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{ajax} for inclusions

January 2009 — updated on : August 2010

All the versions of this article:

The criterion {ajax} allows you to have a clickable link which refreshes just a part of the whole page.

In practice

The idea is to make AJAX easy and to hide its complex workings.

Suppose that on a page there are links to that same page, and clicking on them causes a change only in a certain zone of the page. For this to be possible:

  1. place the part of the page in question in a separate template
  2. mark the links which call that template with the class ajax e.g. <a href='mylink' class='ajax'>...</a>
  3. include the template in the main page with: <INCLURE{fond=mytemplate}{ajax}{env}> or #INCLURE{fond=mytemplate}{ajax}{env}

And that’s all!

Just a few additional words of advice:

  • Always start by testing your template without the {ajax} criterion.
  • To avoid any risk of URLs being injected into SPIP’s cache, the {ajax} criterion should always be accompanied by {env}.
  • Hyperlinks contained within a pagination class are automatically ajaxed by default.
  • It is possible to apply the ajax criterion to other classes by specifying the jQuery selector var ajaxbloc_selecteur = 'a.anotherclass';

In detail

Calling syntax:

  • <INCLURE{fond=my_template}{ajax}{env}>
  • [(#INCLURE{fond=my_template}{ajax}{env})]

This call includes my_template while automatically "ajaxing" all the links targeted by the javascript variable ajaxbloc_selecteur.

The ajax managing process automatically inserts a <div ..></div> block around the content of the included template.

By default, ajax is applied to the classes .pagination a and a.ajax. In other words, in the template you need to have either:

  • the standard SPIP pagination with the #PAGINATION tag within an element with the class pagination. For example, <p class="pagination">#PAGINATION</p>.
  • or an ajax class on hyperlinks (<a class="ajax" href=...>).

A click on the ajax link recalculates just the included template, restoring its #ENV and adding the parameters which have been passed in the URL of the link.

The reloaded block takes an opacity of 50 % and adopts the class loading as it is being loaded, which enables you to give it the style you wish.

It is good to note that:

  • ajax links are cached by the browser when they are first clicked. Thus the block is only loaded once, even if the visitor clicks several times on the link;
  • blocks may be preloaded by placing the class preload on the link.

Some examples

Using ajax links

A inclusion in the containing template such as [(#INCLURE{fond=inc-links}{ajax}{env})] would call the template inc-links.html, which could contain the following code:

Using pagination

For pagination, let’s take an example from squelettes-dist/sommaire.html.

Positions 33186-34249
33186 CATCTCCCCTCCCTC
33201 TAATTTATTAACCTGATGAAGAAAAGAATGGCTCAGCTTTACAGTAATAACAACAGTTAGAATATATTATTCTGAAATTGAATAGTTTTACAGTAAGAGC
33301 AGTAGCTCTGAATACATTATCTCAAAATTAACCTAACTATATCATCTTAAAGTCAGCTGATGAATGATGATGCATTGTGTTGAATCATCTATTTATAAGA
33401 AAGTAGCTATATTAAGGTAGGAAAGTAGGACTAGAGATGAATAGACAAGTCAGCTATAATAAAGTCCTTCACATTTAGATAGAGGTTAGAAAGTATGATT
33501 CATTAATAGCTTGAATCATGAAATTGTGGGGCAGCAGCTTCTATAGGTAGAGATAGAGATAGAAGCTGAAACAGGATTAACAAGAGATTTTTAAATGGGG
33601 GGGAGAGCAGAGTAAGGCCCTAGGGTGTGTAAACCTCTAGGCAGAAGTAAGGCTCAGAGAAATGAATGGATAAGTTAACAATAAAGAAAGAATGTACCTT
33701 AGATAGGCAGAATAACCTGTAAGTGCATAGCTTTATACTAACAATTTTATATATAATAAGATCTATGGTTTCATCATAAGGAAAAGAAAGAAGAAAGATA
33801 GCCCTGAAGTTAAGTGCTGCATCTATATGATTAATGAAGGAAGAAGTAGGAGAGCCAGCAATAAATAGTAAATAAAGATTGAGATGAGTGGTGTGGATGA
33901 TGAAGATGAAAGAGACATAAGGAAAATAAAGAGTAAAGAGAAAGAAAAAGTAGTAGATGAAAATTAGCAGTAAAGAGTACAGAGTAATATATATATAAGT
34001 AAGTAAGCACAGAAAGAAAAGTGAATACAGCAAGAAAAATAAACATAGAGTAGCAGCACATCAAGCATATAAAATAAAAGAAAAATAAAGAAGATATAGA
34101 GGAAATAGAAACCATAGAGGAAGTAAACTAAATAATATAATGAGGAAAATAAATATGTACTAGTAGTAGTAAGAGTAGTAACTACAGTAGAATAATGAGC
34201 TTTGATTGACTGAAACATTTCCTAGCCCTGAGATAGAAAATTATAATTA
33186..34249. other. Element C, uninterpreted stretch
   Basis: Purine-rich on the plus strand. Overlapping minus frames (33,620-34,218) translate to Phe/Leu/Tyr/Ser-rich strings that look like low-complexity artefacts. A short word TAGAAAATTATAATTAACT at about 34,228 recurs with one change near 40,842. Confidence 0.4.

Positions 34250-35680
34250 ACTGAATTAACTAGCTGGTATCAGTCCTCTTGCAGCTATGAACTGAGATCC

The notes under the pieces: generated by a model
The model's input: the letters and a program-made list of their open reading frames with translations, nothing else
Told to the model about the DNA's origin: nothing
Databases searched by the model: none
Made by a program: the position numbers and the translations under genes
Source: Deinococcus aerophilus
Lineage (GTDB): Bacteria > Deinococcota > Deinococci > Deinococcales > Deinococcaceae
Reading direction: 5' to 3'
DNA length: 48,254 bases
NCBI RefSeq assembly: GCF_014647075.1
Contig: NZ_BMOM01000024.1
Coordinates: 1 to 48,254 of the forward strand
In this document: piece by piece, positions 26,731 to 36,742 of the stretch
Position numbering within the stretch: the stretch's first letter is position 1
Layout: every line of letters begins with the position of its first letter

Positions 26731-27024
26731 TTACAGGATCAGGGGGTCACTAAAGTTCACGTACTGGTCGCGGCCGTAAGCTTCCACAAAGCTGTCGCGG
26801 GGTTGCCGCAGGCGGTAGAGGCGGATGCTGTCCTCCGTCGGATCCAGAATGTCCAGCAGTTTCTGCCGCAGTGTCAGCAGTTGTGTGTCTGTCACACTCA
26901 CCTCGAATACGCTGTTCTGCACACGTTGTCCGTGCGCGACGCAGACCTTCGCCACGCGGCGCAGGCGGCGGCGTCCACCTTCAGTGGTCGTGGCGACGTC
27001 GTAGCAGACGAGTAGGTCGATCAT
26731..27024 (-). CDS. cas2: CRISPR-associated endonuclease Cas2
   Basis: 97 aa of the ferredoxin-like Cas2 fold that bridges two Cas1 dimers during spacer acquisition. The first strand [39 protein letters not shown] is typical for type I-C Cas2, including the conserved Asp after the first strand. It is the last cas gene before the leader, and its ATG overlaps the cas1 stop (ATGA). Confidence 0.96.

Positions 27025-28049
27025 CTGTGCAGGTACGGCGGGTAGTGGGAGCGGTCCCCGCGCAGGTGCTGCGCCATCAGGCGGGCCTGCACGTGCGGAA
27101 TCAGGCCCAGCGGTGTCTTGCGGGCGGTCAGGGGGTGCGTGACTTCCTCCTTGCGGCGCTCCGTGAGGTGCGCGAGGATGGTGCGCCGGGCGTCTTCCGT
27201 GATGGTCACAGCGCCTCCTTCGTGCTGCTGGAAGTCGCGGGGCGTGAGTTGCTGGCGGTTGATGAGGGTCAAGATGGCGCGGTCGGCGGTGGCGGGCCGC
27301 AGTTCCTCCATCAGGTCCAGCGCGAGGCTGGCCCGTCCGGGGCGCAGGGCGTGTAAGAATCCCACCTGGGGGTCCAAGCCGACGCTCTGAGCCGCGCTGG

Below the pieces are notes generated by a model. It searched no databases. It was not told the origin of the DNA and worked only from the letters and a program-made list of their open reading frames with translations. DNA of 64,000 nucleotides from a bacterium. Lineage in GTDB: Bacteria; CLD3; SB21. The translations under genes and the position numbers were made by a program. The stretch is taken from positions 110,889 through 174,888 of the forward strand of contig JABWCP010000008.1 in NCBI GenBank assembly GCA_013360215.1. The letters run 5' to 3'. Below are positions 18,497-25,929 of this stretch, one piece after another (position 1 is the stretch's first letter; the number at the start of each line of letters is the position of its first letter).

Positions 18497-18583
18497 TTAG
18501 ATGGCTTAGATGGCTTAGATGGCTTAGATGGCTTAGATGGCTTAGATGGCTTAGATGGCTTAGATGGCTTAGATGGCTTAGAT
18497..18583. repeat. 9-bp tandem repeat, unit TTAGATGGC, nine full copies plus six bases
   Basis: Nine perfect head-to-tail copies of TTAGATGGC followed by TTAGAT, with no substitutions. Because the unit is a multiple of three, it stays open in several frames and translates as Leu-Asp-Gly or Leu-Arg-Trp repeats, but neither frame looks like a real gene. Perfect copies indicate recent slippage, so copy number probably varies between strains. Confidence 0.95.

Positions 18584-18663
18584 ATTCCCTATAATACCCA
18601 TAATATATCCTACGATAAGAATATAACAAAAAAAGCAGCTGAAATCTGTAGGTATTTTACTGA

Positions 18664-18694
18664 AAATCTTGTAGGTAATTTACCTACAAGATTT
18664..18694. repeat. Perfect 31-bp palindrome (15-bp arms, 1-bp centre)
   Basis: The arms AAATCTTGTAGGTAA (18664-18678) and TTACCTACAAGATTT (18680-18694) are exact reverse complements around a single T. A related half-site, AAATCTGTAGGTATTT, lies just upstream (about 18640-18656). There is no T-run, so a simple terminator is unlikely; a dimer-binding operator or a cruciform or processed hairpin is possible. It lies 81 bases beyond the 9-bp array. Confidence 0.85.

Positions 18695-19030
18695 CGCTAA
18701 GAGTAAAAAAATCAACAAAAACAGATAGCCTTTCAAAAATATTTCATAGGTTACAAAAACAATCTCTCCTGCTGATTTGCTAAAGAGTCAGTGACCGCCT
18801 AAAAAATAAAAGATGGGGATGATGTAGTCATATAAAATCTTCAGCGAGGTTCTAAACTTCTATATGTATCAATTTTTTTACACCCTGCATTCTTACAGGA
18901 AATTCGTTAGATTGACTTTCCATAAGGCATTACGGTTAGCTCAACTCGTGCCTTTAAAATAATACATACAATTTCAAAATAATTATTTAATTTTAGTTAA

Put in a template inc-recents.html the loop which lists recent articles:

Now in sommaire.html, in place of this code, you can put: <INCLURE{fond=inc-recents}{env}{ajax}>

Limits and particular cases

This "ajaxing" mechanism only allows you to reload the block which contains the link in question, inserting the new block in the same place. You cannot target another area of the page.

It is also important to realise that the calculation of the template relies exclusively on the parameters passed through #ENV. For, when the ajax block is calculated, this is done outside of the calling template. Only the variables passed by #ENV are available.

This means that global PHP variables cannot be referenced either: they are not available when the ajax block is being calculated. If you must use PHP global variables, then you need to re-inject them into #ENV when you make the inclusion:


A little history

With SPIP 1.9.2 an attempt was made (it was never documented, because it was unsatisfactory) to consider a loop as a block and to allow its contents to be "ajaxed" without requiring any separation into different templates.

But this was unsatisfactory because:

  • the entity of a loop did not necessarily correspond to a separate block — think of a list whose li elements are generated by several loops;
  • it was necessary to recalculate the whole page in order to get to the loop with its context in place; in other words the server practically needed to do a complete page recalculation, much diminishing any gain in speed.

The new solution has the advantages of:

  • allowing the template author to define the reloadable block exactly by separating it in an included template;
  • allowing the template author to choose its environment by placing the parameters in the INCLURE.
  • making the server really only recalculate that block of the page.

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